Every month, people get into trouble in the Catskills, almost always because they are under-prepared. Here are the three best things you can do to stay safe on your hike, while making sure you’re prepared in the event of an emergency.
1. Pack “The Ten Essentials”
Briefly, you want navigation supplies, weather protection, a headlamp, first-aid, nutrition, water, and emergency supplies. Don’t half-ass any of this. Nine times out of 10, you’ll be lucky. One time out of 10, you’ll be in deep trouble. One-time-in-ten is terrible odds! To get the full dope, read The Ten Essentials.
2. Have a Good Plan & Tell Someone About It
Research your route. Make sure the trailhead is in your phone. Know what time sunset is at and plan for only 1-2 miles of hiking per hour. Two miles per hour on some of these mountains is pretty good!
Allow for the fact that, probably, you won’t have cell coverage at the trailhead. At the end of a long tiring hike, getting reverse directions home may not be possible. (In which case: GPS works without cell service and you can use a GPS map like Avenza or Gaia to find your way to a major road.)
But, most importantly, email or text a loved one these three pieces of information…
- Your starting location, destination, and planned route
- A time by which you’ll check in to let them know you’re safe
- The DEC emergency number for the Catskills, to wit…
3. Put this Number in Your Phone Right Now
When people get into serious trouble in the Catskills, they usually dial 911. Bad idea. The police can help but they don’t know the terrain. Calling 911 only adds delay while they coordinate with the DEC. Instead, call the DEC emergency number directly.
Add this number to your phone as
“DEC Dispatch Center”
Full info via the DEC website
Every single person on your hike should have this number in their phone.
The DEC Forest Rangers know the Catskills intimately. They train regularly to handle emergencies and rescues in these hills. If you call and say, “I’m on Friday Mountain and I’m lost,” they can probably visualize the area mentally, and they know how to come and find you.
Next, Prepare to Wait
In the backcountry, there are no quick remedies. You should be prepared to handle an emergency situation. Scratch any idea about an exciting helicopter rescue. If something goes wrong and you have to put in a call, you’ll be waiting for hours — even as the sun sets and the temperature drops — while a team assembles at the trailhead and then hikes out to your location.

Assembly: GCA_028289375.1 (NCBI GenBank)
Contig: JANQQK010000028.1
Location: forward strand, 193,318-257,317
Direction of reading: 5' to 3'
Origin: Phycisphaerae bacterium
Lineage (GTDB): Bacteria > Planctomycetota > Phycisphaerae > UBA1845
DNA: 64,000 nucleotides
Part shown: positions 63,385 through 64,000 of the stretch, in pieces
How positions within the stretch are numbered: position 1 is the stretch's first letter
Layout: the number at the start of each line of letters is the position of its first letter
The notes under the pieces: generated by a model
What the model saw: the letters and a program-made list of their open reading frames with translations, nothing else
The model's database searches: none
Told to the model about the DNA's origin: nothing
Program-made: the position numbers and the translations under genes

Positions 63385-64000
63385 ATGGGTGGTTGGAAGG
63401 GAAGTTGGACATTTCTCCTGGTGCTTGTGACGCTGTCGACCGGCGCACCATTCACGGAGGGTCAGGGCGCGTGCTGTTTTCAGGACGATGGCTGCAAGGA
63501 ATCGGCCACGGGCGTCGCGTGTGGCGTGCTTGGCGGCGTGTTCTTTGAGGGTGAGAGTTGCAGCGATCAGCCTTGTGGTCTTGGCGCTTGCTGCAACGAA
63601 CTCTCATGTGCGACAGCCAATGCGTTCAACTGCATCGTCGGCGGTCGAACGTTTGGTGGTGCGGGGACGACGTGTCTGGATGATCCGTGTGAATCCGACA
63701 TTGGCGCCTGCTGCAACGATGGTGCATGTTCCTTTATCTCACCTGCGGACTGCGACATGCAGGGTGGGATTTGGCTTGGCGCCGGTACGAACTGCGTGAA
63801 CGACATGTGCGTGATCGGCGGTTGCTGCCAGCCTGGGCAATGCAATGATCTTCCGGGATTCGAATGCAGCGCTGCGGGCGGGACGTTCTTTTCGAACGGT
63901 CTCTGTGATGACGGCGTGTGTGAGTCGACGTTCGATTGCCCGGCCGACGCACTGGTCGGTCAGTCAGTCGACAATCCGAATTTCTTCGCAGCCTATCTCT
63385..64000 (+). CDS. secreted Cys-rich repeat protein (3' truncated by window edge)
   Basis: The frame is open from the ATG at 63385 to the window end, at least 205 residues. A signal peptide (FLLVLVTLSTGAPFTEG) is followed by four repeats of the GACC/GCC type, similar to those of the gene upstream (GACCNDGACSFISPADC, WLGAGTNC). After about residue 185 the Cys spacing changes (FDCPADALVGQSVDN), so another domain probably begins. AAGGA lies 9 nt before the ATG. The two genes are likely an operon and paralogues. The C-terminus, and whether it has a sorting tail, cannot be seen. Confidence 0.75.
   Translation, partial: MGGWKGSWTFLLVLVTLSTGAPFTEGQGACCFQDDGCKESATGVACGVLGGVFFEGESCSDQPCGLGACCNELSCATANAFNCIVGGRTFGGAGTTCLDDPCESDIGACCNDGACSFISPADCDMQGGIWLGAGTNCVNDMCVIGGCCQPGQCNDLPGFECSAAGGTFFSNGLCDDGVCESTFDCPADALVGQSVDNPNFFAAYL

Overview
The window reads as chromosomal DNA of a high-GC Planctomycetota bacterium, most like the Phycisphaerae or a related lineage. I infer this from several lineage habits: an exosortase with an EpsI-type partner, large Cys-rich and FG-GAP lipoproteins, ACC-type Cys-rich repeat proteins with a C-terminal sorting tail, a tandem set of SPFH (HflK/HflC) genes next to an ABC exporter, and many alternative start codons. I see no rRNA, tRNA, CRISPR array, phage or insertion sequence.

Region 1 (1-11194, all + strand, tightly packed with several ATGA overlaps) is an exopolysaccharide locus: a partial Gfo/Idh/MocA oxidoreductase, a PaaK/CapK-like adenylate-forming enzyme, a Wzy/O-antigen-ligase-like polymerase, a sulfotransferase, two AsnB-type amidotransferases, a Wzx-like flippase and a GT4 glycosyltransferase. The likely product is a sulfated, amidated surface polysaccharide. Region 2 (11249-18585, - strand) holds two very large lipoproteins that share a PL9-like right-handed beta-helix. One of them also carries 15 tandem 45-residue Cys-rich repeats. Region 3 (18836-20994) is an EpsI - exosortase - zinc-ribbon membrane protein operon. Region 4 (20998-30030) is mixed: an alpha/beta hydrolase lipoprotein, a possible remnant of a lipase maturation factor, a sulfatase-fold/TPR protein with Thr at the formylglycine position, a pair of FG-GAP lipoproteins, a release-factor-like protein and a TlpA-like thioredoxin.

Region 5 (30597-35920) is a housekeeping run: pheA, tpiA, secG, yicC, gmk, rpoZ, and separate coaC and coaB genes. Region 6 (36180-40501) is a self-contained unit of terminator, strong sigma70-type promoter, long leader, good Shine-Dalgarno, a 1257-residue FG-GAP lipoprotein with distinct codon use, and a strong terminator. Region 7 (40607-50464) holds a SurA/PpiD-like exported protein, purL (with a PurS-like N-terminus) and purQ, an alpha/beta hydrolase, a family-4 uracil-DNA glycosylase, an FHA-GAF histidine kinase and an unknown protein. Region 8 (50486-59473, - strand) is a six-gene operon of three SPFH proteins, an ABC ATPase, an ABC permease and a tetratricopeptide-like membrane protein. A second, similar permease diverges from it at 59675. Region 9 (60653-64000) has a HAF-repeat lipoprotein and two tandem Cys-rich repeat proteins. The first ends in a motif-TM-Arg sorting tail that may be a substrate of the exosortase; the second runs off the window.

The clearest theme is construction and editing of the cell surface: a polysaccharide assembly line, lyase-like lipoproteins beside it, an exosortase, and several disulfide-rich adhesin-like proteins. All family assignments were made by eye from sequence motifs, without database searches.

If you’re lost, they’ll get you back to your car. If you’re hypothermic, they’ll warm you up and get you to the trailhead. If you’ve broken a leg, they’ll put you on a stretcher and haul your ass to a waiting ambulance. They do these awesome things every month.
You don’t want to deal with any of this.
But it’s a big advantage to have the right number when you need it.
What If Things Change? Cell Coverage in the Catskills
Maybe hiking a section of trail took longer than planned, or maybe the weather suddenly changed. Maybe you came to a ledge that’s a just a little out of your comfort zone and (very wisely) you decided to turn around. In the Catskills, cell service comes and goes, with no guarantees.
You can often get cell coverage up high, and it’s a little better at many of the summits. But it can also be weird. For example, there’s decent cell coverage in the Moonhaw Road parking area, which is in a clove, but coverage drops as you climb Friday Mountain. Then it comes back. Then it drops again. And so on.
You can never rely on having cell coverage. On the other hand, if you can walk, you can hike to signal. In the Catskills, you’re constantly walking in and out of coverage. But it’s always patchy, because it’s the wilderness.
If things change — especially if your hike route plan changes — let your contact know at the first opportunity. Never assume you’ll have cell service five minutes from wherever you are. Your plan has already changed once, and you do not know what’s going to happen later.